Polar Bear Habitat More Extensive in Most Areas of the Arctic Compared to Previous Years

From Polar Bear Science

Dr. Susan Crockford

Mid-November is half-way through the Arctic fall season (October-December) and polar bear habitat is expanding slowly. Here’s a look at fall conditions compared to previous years, so you can see where bears may still be ashore and fasting (i.e. Hudson Bay and southern Foxe Basin) and where others have already resumed feeding.

Sea ice conditions at 12 November 2021

Courtesy NSIDC Masie

Sea ice conditions back to 2012

In particular, compare conditions in the Chukchi Sea (between Alaska and Russia), the Barents Sea (north of Norway) and Hudson Bay over the last decade: you’ll notice more ice in the Chukchi and Barents Sea this year and a bit less in the western Canadian Arctic and Hudson Bay than almost every other year.

Chart below is the only one I have for 12 November 2012, which came after the lowest September minimum extent since 1979 and sent climate scientists into a panic. There was actually some ice along the west coast of Hudson Bay which this view does not show and the apparent ice in James Bay and the Gulf of St. Lawrence are ‘artifacts’ generated by this particular NSIDC satellite algorithm (see the Canadian chart that follows):


Caption: Comparative graph showing ice extent at 12 November 2021 compared to 2012, the 1981-2010 average (solid black line) and 2 standard deviations (grey shading, which indicate values within natural variation), courtesy NSIDC Interactive.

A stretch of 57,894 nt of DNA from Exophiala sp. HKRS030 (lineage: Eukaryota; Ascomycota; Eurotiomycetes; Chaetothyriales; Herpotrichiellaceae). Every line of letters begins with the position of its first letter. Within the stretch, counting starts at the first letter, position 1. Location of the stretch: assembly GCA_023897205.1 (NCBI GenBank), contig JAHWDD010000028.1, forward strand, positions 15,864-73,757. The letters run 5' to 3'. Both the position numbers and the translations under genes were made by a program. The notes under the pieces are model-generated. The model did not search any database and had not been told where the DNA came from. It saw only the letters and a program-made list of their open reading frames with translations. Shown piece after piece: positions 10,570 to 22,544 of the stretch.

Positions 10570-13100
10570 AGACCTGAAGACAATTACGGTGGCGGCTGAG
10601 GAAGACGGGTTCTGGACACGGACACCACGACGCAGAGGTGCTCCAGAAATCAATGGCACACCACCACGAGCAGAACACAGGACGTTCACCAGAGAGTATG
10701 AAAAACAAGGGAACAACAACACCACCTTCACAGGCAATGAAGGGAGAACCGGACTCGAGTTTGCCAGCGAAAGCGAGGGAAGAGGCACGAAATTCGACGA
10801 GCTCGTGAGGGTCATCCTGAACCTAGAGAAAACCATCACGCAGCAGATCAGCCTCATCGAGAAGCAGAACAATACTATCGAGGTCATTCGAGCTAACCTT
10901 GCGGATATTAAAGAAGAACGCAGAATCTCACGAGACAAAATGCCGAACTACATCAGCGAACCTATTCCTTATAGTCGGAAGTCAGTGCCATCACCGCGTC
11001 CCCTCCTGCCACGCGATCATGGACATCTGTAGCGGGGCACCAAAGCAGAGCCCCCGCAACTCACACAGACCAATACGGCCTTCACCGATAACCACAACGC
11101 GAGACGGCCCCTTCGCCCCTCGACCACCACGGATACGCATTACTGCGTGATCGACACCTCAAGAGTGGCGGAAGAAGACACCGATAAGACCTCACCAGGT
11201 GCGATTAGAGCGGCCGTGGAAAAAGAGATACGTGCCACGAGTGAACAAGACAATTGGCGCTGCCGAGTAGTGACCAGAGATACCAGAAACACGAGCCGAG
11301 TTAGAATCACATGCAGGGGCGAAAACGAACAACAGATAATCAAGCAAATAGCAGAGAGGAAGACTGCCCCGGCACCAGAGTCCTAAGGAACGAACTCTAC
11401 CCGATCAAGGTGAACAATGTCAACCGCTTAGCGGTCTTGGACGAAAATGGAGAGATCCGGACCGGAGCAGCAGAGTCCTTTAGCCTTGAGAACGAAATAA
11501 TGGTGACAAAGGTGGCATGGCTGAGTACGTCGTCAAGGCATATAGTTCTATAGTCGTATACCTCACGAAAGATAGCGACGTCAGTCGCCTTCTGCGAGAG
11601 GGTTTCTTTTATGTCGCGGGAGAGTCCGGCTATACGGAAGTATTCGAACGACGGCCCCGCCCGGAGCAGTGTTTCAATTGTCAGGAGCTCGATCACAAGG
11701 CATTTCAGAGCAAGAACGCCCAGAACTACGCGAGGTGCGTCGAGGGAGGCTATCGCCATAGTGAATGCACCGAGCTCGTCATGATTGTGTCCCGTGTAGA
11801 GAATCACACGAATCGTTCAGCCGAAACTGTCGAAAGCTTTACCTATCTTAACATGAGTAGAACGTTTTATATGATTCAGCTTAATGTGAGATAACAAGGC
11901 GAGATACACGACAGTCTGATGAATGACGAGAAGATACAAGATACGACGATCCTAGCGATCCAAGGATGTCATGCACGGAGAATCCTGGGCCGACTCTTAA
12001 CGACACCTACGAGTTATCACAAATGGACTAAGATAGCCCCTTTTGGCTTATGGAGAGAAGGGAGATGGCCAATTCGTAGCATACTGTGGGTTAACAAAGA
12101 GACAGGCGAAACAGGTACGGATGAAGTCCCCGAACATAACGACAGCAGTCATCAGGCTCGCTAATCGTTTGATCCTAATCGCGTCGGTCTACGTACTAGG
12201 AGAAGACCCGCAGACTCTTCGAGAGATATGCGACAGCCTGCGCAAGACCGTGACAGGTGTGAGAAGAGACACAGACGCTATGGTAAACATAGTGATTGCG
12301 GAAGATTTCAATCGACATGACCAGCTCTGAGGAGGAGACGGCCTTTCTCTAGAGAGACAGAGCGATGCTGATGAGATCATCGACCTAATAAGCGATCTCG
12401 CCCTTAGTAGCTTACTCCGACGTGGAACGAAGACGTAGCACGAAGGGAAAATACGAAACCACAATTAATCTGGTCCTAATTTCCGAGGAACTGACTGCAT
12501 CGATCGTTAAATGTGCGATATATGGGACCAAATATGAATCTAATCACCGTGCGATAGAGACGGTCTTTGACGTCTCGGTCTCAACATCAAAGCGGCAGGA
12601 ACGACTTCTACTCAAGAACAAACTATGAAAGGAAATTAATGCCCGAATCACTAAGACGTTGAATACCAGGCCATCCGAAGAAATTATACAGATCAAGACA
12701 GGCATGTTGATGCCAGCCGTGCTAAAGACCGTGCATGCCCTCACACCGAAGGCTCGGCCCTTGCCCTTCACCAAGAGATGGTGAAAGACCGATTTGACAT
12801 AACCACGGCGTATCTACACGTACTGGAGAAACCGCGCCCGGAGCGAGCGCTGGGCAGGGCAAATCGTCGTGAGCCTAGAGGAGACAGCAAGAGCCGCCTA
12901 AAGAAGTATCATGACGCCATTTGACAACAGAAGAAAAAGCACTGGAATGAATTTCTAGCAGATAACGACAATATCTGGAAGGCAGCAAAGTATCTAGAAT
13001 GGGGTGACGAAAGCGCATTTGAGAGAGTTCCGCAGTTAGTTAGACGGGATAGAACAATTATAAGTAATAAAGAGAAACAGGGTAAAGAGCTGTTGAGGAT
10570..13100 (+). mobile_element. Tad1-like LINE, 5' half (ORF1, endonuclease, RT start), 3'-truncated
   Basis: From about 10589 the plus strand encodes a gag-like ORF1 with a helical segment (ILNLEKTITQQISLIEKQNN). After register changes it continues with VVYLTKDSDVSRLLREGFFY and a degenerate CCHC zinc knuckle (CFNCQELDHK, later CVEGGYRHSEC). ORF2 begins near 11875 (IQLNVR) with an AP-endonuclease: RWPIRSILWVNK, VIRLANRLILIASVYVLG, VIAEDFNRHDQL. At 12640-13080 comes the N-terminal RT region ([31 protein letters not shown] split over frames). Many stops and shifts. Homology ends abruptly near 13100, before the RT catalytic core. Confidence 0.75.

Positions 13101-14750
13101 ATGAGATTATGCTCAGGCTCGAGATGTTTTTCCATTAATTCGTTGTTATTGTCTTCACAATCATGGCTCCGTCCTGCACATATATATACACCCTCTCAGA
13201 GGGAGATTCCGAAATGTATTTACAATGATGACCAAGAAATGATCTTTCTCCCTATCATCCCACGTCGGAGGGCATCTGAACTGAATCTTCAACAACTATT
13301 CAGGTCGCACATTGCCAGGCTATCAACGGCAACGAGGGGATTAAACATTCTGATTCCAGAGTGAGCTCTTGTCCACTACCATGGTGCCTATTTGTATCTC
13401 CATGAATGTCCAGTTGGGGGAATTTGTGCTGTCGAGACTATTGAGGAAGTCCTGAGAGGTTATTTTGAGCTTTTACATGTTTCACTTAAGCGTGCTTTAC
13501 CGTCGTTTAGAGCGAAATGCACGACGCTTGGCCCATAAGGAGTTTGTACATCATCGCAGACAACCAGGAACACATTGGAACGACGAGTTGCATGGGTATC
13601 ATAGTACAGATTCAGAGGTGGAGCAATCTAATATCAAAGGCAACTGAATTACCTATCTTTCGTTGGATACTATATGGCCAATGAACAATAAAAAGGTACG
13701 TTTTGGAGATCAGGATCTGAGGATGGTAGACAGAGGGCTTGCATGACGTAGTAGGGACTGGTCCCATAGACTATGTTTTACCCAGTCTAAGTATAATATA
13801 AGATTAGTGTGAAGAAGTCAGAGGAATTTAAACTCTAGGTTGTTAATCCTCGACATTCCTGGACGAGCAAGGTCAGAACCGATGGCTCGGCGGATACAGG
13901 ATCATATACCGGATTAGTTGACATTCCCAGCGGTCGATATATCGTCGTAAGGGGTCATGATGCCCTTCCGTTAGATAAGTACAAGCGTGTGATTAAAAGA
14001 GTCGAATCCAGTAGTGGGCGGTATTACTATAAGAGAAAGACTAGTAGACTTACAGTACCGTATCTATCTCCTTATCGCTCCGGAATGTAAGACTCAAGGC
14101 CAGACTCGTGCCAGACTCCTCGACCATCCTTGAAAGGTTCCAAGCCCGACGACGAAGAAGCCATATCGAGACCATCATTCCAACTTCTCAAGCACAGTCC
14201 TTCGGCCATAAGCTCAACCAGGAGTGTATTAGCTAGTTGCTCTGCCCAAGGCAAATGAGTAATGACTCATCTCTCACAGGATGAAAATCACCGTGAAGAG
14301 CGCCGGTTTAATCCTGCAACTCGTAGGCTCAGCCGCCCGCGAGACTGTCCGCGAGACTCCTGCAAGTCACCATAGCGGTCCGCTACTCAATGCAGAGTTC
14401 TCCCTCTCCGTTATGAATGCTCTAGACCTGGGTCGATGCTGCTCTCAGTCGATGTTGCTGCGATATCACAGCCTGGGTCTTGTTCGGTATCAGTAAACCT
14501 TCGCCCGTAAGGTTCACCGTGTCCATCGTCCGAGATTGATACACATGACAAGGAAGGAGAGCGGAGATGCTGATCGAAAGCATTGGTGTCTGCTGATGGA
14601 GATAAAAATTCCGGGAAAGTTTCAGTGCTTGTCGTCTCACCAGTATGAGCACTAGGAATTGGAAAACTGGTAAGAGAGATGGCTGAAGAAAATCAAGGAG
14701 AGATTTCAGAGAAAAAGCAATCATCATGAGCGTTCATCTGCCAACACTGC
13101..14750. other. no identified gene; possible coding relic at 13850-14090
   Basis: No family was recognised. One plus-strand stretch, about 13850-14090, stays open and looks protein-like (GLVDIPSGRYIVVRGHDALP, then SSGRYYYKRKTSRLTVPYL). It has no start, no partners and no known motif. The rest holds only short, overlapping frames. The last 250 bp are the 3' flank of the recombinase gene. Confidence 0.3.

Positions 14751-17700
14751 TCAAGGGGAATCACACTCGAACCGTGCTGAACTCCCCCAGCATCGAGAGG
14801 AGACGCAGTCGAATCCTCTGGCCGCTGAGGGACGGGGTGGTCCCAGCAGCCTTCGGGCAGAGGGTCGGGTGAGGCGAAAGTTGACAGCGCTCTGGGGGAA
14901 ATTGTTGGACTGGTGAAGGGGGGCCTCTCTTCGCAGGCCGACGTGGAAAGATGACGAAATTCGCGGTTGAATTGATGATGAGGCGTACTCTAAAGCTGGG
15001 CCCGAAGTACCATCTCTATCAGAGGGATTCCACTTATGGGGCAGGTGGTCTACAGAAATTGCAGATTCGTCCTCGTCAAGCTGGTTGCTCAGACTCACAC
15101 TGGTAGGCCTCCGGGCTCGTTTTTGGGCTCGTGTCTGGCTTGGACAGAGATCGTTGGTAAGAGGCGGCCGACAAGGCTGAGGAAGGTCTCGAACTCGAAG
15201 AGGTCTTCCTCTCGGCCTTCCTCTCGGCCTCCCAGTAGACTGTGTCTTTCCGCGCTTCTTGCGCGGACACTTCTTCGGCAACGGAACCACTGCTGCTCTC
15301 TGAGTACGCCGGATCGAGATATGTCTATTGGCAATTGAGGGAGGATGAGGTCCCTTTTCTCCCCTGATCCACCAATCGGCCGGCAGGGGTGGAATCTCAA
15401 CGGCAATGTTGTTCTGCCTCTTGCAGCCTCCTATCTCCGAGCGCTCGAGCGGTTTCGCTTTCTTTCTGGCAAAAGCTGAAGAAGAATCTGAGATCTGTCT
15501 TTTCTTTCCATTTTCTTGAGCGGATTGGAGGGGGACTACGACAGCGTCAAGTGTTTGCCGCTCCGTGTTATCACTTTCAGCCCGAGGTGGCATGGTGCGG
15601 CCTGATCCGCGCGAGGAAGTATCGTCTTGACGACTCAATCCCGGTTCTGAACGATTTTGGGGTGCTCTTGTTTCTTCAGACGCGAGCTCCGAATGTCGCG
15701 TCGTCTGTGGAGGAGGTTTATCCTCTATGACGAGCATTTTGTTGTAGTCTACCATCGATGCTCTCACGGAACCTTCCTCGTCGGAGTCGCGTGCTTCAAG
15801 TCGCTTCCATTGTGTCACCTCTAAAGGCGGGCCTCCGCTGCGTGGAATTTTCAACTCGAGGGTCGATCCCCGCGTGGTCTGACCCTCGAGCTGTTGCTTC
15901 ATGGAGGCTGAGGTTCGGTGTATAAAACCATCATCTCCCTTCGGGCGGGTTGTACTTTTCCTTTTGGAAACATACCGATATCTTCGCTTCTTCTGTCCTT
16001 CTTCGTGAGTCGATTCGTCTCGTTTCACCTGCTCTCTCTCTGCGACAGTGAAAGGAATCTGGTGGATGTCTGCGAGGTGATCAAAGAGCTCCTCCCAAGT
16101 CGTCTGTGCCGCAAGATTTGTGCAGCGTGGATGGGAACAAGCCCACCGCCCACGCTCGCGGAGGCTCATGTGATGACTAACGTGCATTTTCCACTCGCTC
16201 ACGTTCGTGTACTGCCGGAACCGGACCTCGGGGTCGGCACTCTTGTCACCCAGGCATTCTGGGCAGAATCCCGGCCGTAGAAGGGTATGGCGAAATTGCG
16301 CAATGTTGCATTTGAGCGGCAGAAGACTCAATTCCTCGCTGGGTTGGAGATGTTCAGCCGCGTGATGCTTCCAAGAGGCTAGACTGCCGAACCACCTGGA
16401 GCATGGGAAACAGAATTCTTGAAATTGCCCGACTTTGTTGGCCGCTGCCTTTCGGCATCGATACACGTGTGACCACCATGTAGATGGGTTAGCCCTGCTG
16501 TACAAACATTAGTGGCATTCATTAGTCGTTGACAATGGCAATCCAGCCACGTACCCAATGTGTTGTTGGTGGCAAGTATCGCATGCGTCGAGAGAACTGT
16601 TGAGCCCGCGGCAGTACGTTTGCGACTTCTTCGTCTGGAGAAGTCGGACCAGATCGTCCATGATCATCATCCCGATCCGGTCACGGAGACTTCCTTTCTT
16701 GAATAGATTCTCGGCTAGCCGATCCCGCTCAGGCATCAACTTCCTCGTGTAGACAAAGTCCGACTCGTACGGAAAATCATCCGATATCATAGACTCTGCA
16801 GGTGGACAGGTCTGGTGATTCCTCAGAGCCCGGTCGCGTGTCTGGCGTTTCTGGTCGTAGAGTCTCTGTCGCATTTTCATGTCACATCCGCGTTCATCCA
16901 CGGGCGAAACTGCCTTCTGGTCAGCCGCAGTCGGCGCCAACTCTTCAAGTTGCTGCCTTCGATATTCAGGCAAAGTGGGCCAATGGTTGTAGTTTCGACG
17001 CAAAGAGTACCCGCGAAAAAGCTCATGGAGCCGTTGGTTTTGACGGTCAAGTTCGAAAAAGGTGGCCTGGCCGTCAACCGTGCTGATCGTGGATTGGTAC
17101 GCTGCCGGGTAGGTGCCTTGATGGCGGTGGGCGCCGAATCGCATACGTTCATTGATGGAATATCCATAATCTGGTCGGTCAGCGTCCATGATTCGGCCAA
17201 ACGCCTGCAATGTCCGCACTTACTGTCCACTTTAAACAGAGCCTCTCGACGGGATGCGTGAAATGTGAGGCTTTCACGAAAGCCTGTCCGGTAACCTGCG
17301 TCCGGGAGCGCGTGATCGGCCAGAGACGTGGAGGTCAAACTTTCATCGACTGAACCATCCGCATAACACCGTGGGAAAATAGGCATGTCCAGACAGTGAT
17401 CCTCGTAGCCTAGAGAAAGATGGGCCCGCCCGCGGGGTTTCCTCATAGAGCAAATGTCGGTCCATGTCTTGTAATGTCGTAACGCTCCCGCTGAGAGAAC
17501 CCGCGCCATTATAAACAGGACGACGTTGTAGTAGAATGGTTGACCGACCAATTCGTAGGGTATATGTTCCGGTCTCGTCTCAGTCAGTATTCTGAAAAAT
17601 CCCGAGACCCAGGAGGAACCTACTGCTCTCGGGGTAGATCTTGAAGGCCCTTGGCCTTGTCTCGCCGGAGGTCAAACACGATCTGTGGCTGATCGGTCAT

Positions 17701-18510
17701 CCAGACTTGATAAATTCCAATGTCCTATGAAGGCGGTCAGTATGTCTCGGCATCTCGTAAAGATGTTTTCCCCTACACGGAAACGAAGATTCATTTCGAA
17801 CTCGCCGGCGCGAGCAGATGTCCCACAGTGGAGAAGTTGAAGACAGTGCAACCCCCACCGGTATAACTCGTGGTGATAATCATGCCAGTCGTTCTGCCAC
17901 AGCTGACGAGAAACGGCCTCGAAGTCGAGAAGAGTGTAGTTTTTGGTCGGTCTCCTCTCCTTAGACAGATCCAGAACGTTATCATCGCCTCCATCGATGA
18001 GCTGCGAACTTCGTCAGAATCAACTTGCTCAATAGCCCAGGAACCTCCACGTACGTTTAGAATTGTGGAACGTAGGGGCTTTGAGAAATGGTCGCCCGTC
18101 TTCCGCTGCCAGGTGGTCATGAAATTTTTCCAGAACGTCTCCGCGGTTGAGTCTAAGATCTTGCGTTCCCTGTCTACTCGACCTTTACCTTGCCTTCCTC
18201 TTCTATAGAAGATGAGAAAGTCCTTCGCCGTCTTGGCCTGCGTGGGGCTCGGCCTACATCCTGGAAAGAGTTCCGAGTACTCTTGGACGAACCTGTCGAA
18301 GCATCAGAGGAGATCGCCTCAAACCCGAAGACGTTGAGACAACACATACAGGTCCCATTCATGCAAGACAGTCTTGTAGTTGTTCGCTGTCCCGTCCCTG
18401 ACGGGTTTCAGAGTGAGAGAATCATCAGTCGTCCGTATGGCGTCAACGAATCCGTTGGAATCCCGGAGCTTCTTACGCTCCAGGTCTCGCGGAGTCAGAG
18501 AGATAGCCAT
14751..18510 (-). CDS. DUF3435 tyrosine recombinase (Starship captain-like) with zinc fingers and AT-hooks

Fall is the second-most important feeding period for polar bears. Given that global polar bear numbers have remained stable or somewhat increased since 2012, depending on which numbers you believe, and that body condition and reproductive indicators in most regions suggest thriving populations, I’m not seeing evidence that fall sea ice levels over the last 10 years have contributed to an ’emergency’ situation for polar bear survival.

In other words, despite Arctic sea ice falling to very low levels in mid-to-late September most years this decade, sea ice has expanded remarkably within the following two months as it has always done with no apparent negative repercussions for polar bears.

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Tom Halla
November 16, 2021 2:09 pm

The ice cover data starts in 1981, which was at the end of the “The next ice age is coming right soon now” Sixties and Seventies cooling scare. This very well could be closer normal since the end of the Little Ice Age.

Reply to  Tom Halla
November 17, 2021 6:55 am

Very good of griff to point out that this year there is lots of ice already off the north and northeast coasts of Svalbard. DMI Modelled ice thickness
Winter is just getting started and so the best of arctic sea ice is to come.
This may be a better sea ice coverage map … it would be a shame if the ice extended down to the UK and froze griff solid DMI /COI [Ice drift from satellite observations]

November 16, 2021 2:19 pm

But in many recent years that ice hasn’t expanded to Svalbard, or its offshore islands, or has been late around Novaya Zemlya etc in October/November or even December

Zig Zag Wanderer
Reply to  griff
November 16, 2021 2:30 pm

Well then, I guess that’s it. We’re all going to die.

Tom Abbott
Reply to  Zig Zag Wanderer
November 16, 2021 5:27 pm

I was going to say the same thing. 🙂

Pat from Kerbob